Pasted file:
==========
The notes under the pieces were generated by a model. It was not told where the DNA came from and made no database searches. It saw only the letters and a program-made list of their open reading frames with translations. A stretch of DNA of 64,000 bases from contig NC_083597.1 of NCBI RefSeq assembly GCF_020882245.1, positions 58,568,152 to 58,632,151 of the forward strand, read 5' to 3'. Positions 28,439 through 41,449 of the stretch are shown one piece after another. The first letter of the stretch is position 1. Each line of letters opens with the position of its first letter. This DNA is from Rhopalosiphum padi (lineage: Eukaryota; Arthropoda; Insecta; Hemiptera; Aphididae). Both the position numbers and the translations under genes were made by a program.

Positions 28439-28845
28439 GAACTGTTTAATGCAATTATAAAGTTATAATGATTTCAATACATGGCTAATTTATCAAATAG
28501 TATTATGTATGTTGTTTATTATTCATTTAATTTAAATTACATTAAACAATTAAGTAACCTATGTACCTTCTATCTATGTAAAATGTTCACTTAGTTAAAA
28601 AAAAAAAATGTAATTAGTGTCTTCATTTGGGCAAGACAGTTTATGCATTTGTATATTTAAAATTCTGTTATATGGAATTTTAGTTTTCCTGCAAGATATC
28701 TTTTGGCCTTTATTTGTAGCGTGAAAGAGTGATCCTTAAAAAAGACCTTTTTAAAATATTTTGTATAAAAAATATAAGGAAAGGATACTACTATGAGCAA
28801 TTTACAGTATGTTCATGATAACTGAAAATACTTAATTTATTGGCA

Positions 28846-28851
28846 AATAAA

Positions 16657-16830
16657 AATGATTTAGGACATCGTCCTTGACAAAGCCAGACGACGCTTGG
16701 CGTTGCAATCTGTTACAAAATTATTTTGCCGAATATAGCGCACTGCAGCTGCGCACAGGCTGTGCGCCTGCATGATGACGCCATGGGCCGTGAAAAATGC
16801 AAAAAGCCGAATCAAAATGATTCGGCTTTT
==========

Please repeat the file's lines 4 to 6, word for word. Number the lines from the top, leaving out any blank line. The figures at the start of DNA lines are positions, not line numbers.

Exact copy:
28501 TATTATGTATGTTGTTTATTATTCATTTAATTTAAATTACATTAAACAATTAAGTAACCTATGTACCTTCTATCTATGTAAAATGTTCACTTAGTTAAAA
28601 AAAAAAAATGTAATTAGTGTCTTCATTTGGGCAAGACAGTTTATGCATTTGTATATTTAAAATTCTGTTATATGGAATTTTAGTTTTCCTGCAAGATATC
28701 TTTTGGCCTTTATTTGTAGCGTGAAAGAGTGATCCTTAAAAAAGACCTTTTTAAAATATTTTGTATAAAAAATATAAGGAAAGGATACTACTATGAGCAA